It seemed a good way to start the first work Friday of 2013 – an introduction class to Nia Technique – fitness with a difference. The invite to the media champagne breakfast instructed that I wear loose clothing, and directed me to Studio Kairos in Hume Road, Dunkeld West.
To be honest, I wasn’t entirely sure what this class would be all about – I knew that it was a relatively new form of fitness, and that it involved dance and “flowing movements”. But, as I am always keen to try something new, I was happy to give it a try. Plus, they promised champagne after the class, and who can say no to that?
I entered the class with trepidation. Naturally, I like to be in control and battle to get out of my own head let go. Secondly, I am, I admit, fairly self-conscious. And thirdly, co-ordination and I are not as close as we should be. But I do love to dance, (even if I look like an epileptic flamingo).
The class started with a basic introduction to Nia by black belt trainer, Susan Sloane, and Taryn Harris, brown belt. Nia is an advanced form f fusion fitness, which blends martial arts, dance arts and self-healing into one workout. It is considered a holistic approach to fitness, as it addresses the whole person, through integration, sensory awareness and play. (Yes, play).
The concept evolved out of the aerobics craze of the 80s (Jane Fonda, leg warmers and sweat bands). Abandoning their shoes, repetitive aerobic movements and their own self-conscious, founders Debbie Rosas and Carlos AyaRosas created Nia or Neuromuscular Integrative Action. This barefoot “fusion fitness” gained support from the USA medical community for the cardiovascular and healing benefits and by 1987 teacher training had begun. Training encompasses five levels: white belt, blue belt, brown belt and first-degree black belt. Nia can be taught by anyone who has white belt training.
Nia was brought to South Africa by black belt trainer, Kathy Wolstenholme, in 2002, and she has developed a local programme for training teachers. Susan is one such student, who immediately found something within the Nia culture that spoke to her. A qualified yoga teacher and massage therapist, Susan says she has an affinity with people and wanting to heal. Nia was the perfect vehicle, and at the same time, she says she has learnt valuable lessons about herself and what she wants from her own life. She is currently the only back belt with trainer status in South Africa.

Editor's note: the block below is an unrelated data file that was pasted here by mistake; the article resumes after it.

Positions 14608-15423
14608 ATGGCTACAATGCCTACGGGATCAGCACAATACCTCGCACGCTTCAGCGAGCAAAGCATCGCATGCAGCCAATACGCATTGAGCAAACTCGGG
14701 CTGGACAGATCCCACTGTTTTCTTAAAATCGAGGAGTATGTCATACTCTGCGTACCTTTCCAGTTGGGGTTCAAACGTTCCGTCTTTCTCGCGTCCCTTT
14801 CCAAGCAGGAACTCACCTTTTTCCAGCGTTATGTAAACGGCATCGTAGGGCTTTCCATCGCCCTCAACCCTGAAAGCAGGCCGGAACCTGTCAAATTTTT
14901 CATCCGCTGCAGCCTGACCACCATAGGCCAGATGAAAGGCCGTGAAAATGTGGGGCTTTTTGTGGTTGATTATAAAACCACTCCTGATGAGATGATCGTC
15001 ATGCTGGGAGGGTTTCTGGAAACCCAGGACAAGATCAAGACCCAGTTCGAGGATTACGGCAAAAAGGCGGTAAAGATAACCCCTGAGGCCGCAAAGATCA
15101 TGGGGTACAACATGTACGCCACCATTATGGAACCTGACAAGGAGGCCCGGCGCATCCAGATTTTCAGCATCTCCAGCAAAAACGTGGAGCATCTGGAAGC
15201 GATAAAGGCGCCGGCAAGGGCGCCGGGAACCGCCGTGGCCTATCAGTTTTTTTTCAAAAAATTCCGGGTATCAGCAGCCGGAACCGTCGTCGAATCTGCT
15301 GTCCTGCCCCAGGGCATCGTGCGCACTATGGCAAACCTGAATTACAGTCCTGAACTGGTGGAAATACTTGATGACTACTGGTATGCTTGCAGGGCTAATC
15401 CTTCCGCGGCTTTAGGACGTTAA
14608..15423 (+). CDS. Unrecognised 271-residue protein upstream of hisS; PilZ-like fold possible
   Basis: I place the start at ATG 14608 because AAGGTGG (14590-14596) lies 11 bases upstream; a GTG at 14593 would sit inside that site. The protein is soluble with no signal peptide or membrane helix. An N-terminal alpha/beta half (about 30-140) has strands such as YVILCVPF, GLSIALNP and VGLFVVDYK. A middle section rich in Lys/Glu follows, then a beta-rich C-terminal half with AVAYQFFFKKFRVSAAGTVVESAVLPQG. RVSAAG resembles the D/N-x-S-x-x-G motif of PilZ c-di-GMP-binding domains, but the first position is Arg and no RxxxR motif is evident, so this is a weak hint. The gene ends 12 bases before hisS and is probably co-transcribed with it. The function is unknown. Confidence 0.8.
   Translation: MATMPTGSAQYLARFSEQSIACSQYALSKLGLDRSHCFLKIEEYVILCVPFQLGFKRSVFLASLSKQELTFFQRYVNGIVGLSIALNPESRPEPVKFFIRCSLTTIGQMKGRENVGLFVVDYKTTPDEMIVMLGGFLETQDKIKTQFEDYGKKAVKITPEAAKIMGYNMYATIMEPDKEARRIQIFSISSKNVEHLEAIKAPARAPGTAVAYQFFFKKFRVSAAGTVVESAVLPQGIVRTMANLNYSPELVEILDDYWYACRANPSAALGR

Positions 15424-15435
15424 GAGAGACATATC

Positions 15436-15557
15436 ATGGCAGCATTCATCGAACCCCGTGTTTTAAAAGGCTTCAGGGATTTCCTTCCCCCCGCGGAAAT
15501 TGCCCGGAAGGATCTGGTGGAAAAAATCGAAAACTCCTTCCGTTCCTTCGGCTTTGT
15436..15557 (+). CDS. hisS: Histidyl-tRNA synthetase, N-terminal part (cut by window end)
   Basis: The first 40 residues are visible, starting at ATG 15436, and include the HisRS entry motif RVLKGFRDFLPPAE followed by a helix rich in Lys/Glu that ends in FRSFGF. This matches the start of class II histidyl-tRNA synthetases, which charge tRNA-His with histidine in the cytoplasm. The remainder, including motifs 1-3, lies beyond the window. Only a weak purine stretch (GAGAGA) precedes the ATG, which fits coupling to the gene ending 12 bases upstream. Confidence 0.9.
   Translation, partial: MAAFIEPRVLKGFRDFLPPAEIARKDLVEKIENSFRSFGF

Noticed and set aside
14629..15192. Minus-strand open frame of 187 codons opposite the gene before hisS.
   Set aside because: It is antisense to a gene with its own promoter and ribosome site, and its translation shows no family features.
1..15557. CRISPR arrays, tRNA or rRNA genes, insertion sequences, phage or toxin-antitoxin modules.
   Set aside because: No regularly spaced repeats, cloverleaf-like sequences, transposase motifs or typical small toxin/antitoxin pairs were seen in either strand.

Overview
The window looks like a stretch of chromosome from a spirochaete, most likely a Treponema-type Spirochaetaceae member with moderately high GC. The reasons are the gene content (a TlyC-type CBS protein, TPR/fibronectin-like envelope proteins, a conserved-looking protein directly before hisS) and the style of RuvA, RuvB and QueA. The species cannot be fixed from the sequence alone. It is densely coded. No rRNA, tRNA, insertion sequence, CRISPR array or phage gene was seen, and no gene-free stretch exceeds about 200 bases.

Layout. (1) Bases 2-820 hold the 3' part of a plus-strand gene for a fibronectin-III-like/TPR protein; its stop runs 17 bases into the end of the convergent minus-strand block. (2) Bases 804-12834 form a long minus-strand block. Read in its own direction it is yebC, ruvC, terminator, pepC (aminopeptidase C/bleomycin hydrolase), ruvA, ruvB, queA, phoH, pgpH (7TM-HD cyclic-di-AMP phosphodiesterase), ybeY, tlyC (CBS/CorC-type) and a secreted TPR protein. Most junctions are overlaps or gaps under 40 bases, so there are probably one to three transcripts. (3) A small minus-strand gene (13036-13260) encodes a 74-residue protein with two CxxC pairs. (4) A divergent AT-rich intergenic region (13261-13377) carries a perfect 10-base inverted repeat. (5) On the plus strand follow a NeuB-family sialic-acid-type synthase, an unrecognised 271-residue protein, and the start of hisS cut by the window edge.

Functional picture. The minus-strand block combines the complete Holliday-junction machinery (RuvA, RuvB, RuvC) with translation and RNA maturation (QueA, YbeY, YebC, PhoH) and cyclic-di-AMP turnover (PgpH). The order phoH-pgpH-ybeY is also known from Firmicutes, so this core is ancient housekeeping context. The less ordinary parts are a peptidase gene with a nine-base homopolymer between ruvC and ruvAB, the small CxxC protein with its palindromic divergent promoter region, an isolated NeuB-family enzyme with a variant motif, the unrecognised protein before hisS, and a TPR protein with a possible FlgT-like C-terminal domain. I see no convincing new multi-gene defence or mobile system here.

As a science, Nia uses systematic movement, moving your entire body with grounded steps and stances from the martial arts (Tai Chi, Tae Kwon do and Akido), dance (Jazz, modern, Duncan Dance and even a bit of ballet), and body therapies such as Yoga. And best of all, it’s a full body workout, and you move to your body’s own ability – be it a small, more controlled step or kick, to a sweeping embrace of a movement that stretches from your fingers to your toes. Music is used for inspiration behind the movements, and you are encouraged to, quite literally, feel the beat and release your mind enough to flow with it.
Unfortunately, my mind currently seems to have a stronger grip on my body, than my body on my mind; and I must admit while I loved the class (and will go back to try another one), I realise that I really must try not to be so rigid in the free movement portions of the class.
I happily danced, swayed, wiggled and jiggled during the guided movements but when I was left to my own devices, I tended to be bit more reserved, offering an odd hop-skip-step with a weak arm-sway movement, zoning back into my original position like a homing pigeon; while the rest of the class glided, sashayed and swayed around the room. Susan did tell me later during breakfast that this is completely natural for beginners, and I hope, given time, I can escape my own head and just go with the flow.
From the outset, both Susan and Taryn said that Nia is a fun way to exercise, and probably one of the only forms of fitness that encourages you to smile, both at yourself and those around you. And smile you do. I left grinning from ear to ear, feel-good serotonin still surging through my body. Oh, and while the champers was on offer; my newly-acquainted body and I opted instead for a smoothie…
Benefits of Nia:
* Increase the pleasure of living in your body.
* Strengthen muscles, improve muscle tone, and increase muscle definition.
* Calm the mind and relieve stress.
* Improve endurance.
* Increase grace and flexibility.
* Improve concentration and cognitive function.
* Improve posture and even increase height.
* Improve organ function, particularly that of the heart and lungs.
* Enhance sensory awareness.
* Heighten sexual function.
* Build reservoirs of chi energy.
* Alleviate emotional problems, including depression, anxiety, and stress.
* Improve circulation of blood and improve lymphatic drainage
* Strengthen immunity.
* Balance the autonomic nervous system.
* Facilitate weight loss and proper weight maintenance.
For more information on Nia classes in Gauteng, visit www.niagp.co.za or contact Susan Sloan on 011 880 5223 or Kim Hatchuel on 083 657 3377. For information on Nia in the Western Cape, contact www.niasouthafrica.co.za or Kathy Wolstenholme on 021 674 3747 or Nicci Gates on 082 462 4844.